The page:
Most software systems have installation procedures that are needed before they can be used for their main purpose. Testing these procedures to achieve an installed software system that may be used is known as installation testing.[1]: 139  These procedure may involve full or partial upgrades, and install/uninstall processes.

Installation testing may look for errors that occur in the installation process that affect the user's perception and capability to use the installed software. There are many events that may affect the software installation and installation testing may test for proper installation whilst checking for a number of associated activities and events. Some examples include the following:

Installation testing may also be considered as an activity-based approach to how to test something. For example, install the software in the various ways and on the various types of systems that it can be installed. Check which files are added or changed on disk. Does the installed software work? What happens when you uninstall?[2]

This testing is typically performed in Operational acceptance testing, by a software testing engineer in conjunction with the configuration manager. Implementation testing is usually defined as testing which places a compiled version of code into the testing or pre-production environment, from which it may or may not progress into production.unclear reference to implementation testing,[non sequitur] This generally takes place outside of the software development environment to limit code corruption from other future or past releases (or from the use of the wrong version of dependencies such as shared libraries) which may reside on the development environment.unclear connection to implementation testing and software development environment,[non sequitur]

The simplest installation approach is to run an install program, sometimes called package software. This package software typically uses a setup program which acts as a multi-configuration wrapper and which may allow the software to be installed on a variety of machine and/or operating environments. Every possible configuration should receive an appropriate level of testing so that it can be released to customers with confidence.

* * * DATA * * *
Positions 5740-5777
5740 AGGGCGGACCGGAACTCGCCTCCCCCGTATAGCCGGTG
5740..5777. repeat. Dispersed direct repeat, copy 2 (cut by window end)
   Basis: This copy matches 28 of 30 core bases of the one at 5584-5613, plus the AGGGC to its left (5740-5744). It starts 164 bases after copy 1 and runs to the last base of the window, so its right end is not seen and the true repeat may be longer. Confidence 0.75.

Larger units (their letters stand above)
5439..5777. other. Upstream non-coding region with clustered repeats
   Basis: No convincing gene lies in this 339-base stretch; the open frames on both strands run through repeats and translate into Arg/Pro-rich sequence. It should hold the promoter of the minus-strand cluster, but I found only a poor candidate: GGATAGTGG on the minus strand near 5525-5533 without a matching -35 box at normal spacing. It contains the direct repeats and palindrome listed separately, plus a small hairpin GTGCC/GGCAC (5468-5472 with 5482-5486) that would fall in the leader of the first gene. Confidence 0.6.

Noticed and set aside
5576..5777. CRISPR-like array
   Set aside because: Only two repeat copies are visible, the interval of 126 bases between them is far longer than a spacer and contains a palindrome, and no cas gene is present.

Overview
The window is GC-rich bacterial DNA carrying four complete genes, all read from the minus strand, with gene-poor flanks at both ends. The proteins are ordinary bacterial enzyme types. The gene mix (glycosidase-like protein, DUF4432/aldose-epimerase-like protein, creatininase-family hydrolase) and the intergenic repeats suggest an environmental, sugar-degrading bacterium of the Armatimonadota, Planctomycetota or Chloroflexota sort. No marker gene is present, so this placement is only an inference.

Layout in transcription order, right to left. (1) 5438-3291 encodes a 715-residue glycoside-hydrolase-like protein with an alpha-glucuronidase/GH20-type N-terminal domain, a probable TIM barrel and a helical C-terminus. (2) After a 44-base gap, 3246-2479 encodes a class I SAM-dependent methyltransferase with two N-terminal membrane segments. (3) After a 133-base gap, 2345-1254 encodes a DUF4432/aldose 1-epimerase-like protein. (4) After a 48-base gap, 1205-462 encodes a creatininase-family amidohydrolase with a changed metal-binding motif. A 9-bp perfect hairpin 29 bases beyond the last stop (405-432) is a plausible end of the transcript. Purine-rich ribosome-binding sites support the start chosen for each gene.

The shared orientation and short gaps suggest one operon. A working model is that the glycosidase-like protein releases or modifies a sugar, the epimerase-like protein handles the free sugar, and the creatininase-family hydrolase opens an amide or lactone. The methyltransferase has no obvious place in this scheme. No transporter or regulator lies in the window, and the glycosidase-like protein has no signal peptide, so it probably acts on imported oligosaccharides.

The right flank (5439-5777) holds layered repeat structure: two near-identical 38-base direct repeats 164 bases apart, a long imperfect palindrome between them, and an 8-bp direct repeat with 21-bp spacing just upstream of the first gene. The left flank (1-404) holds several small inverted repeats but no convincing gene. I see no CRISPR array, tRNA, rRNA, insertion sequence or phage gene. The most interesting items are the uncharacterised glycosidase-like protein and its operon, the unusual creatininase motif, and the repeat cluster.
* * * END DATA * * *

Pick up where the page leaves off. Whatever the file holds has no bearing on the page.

In distributed systems, particularly where software is to be released into an already live target environment (such as an operational website) installation (or software deployment as it is sometimes called) can involve database schema changes as well as the installation of new software. Deployment plans in such circumstances may include back-out procedures whose use is intended to roll the target environment back if the deployment is unsuccessful. Ideally, the deployment plan itself should be tested in an environment that is a replica of the live environment. A factor that can increase the organizational requirements of such an exercise is the need to synchronize the data in the test deployment environment with that in the live environment with minimum disruption to live operation. This type of implementation may include testing of the processes which take place during the installation or upgrade of a multi-tier application. This type of testing is commonly compared to a dress rehearsal or may even be called a "dry run".


  1. ^ a b Myers, G. (2004). Sandler, C; Badgett, T; Thomas, M. (eds.). The Art of Software Testing (2 ed.). Wiley. ISBN 9780471469124.
  2. ^ Kaner, C; Bach, J; Pettichord, B (2001). Lessons Learned in Software Testing: A Context-Driven Approach. Wiley. p. 41. ISBN 9780471081128.